Technically, Mindfulness-Based Stress Reduction (MBSR) is an eight-week educational program designed to cultivate greater mind-body awareness. It can help you live a more adaptive life in the face of stress, pain and illness. Technically.
What MBSR delivers on a very personal level is a path to implementing mindfulness into your life. Mindfulness is about present-centered awareness, the ability to live in this moment with less judgment of ourselves, our experience and of others. With training in mindfulness we learn to relate differently to our experience, whatever it may be. With practice we become less reactive to the frustrations, worries and anxieties we often allow to envelope our thoughts when we reflect on the past or anxiously anticipate the future. Mindfulness focuses on the here and now.
On the one hand MBSR is a discipline that anyone can master – it requires a commitment and dedication to oneself and one’s health, nothing else is required. On the other hand it takes practice of fundamentals and techniques taught by experienced teachers. Through this path people learn how to mobilize their own internal resources in the service of learning, growing and healing.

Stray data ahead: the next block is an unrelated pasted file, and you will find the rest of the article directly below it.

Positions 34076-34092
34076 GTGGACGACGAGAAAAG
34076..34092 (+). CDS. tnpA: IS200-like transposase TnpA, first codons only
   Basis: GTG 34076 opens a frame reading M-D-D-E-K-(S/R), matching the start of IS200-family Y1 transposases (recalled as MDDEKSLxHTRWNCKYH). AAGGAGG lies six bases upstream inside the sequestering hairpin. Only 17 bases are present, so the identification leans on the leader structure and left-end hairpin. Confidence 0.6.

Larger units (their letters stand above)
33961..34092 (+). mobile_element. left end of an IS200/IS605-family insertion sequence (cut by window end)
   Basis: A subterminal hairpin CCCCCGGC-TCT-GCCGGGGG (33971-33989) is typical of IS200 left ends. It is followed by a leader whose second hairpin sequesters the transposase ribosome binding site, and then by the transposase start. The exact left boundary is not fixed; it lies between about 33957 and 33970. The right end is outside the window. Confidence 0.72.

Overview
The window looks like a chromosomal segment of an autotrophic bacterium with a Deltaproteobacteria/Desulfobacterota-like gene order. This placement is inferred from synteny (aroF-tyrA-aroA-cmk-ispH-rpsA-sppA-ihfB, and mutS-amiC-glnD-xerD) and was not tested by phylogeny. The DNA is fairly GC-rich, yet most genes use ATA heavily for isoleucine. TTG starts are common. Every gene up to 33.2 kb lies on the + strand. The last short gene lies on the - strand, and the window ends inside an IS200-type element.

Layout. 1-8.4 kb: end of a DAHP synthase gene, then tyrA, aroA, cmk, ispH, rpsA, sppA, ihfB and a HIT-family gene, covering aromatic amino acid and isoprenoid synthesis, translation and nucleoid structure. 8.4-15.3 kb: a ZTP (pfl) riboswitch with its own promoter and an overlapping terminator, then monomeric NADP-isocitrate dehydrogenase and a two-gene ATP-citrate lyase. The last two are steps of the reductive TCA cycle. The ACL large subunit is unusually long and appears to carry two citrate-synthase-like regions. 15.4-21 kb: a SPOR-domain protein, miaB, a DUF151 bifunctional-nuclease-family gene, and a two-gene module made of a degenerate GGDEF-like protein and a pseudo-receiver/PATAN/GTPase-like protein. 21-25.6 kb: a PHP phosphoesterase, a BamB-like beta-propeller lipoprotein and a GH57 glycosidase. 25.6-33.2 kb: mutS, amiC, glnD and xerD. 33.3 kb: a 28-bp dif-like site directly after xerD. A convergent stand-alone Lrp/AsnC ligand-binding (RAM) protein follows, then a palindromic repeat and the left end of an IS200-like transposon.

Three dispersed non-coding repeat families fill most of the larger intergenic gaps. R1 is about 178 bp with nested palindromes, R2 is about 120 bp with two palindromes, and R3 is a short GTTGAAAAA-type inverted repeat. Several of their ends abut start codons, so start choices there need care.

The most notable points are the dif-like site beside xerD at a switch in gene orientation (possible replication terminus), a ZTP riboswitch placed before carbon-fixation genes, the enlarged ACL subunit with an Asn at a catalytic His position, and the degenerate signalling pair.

In other words, mindfulness is an inherent, natural human capacity, but like other learned skills, it has to be practiced to develop.
That said, the rewards can be many and far reaching. MBSR has been clinically documented to have a significant effect on one’s ability to regulate the mind, and as a result, bring a greater sense of ease and calm.
In my more than ten years of teaching mindfulness, I have seen, and my clients have reported many of the lasting benefits current research has documented, including:
- Improved ability to concentrate and focus for greater productivity and creativity
- Increased ability to cope with illness and pain
- Improved self-esteem and enthusiasm for life
- Decreased interpersonal problems
- Decreases in blood pressure
- Reduced tension, anger and fatigue
Visit Mindfulness-Matters.com for a broad-reaching list of clinically researched and documented MBSR benefits. And if you are new to mindfulness, there you will find a simple form to sign up <link> for one of my upcoming introductory MBSR courses. They are always free and open to the public.